In conclusion, we have developed an efficient protocol for the Rh(I)-catalyzed dimerization reaction of ene-vinylidenecyclopropanes, delivering products containing spiro[4,5]decane skeletons in moderate to good yields with a wide substrate scope and good functional group tolerance. In addition, this reaction was achieved on a half-gram scale, and the corresponding products could be further transformed into synthetically interesting compounds. Systematic mechanistic studies, supported by DFT calculations, allowed us to propose a plausible counterion-assisted Rh(I)–Rh(III)–Rh(V)–Rh(III)–Rh(I) reaction mechanism. Further investigations with regard to the construction of related spirocyclic compounds, which may have useful applications in the synthesis of drug-like substances, and other functional materials under Rh(I) catalysis are underway in our laboratory.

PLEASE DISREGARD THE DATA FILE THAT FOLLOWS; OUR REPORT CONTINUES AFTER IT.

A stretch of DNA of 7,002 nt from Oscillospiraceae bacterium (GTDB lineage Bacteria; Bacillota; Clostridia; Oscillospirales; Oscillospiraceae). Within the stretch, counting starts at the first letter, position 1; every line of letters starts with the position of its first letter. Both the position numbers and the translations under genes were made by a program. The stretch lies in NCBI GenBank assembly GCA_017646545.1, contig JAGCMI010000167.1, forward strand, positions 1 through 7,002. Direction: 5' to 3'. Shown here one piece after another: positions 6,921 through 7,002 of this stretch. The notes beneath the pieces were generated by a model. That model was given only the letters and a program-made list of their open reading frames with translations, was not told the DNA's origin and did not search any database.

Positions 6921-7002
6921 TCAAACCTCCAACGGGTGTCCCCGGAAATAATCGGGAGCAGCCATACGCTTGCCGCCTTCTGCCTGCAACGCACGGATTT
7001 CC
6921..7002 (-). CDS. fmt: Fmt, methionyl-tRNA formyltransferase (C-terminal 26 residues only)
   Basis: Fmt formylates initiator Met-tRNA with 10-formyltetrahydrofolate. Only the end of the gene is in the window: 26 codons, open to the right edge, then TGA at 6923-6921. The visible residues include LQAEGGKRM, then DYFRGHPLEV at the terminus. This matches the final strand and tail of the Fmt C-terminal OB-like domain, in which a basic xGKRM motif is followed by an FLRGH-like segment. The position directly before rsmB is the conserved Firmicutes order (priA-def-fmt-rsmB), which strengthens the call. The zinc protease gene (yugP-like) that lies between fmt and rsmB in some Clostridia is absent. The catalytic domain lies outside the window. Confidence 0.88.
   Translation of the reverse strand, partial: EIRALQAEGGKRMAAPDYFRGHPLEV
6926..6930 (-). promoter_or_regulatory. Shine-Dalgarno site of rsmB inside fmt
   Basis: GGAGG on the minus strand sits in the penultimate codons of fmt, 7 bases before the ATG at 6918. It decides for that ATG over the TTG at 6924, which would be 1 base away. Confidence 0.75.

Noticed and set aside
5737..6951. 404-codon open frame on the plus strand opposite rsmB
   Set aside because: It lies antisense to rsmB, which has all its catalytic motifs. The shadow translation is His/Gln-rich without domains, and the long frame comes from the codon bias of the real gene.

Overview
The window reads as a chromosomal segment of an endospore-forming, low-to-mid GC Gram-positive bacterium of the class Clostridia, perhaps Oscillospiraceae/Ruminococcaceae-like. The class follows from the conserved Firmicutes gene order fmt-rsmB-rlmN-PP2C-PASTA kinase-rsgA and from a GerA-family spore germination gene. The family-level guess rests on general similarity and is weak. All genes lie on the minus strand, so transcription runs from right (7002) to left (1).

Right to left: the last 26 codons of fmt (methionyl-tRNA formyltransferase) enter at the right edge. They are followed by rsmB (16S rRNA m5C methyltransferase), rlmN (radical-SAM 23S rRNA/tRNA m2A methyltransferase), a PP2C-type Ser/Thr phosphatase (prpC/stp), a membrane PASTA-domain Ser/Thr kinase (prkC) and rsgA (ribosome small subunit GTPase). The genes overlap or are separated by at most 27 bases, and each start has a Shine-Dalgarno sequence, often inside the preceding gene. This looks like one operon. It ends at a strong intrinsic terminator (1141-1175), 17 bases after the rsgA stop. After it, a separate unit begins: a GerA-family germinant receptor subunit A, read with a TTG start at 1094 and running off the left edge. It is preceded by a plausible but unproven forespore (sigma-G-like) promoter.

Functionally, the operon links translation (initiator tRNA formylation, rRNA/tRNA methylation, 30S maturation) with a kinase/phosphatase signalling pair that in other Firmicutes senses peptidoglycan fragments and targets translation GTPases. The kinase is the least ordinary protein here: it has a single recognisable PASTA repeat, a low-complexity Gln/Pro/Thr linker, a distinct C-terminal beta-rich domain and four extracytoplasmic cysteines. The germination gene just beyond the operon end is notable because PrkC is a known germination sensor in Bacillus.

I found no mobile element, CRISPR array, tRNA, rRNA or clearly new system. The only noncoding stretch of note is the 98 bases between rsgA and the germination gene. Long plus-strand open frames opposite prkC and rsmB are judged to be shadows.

Data availability

Experimental and computational data have been made available as ESI.

Author contributions

C. N. and K.-H. R. contributed to the experimental work. Y. W. contributed to the computational work. C. N., Y. W. and M. S. contributed to ideation and writing of the paper.

Conflicts of interest

There are no conflicts to declare.


We are thankful for the financial support from the National Natural Science Foundation of China (21121062, 21302203, 21372250, 21772037, 21772226, 21861132014, 91956115 and 22171078), the project supported by Shanghai Municipal Science and Technology Major Project (Grant No. 2018SHZDZX03) and the Fundamental Research Funds for the Central Universities (222201717003).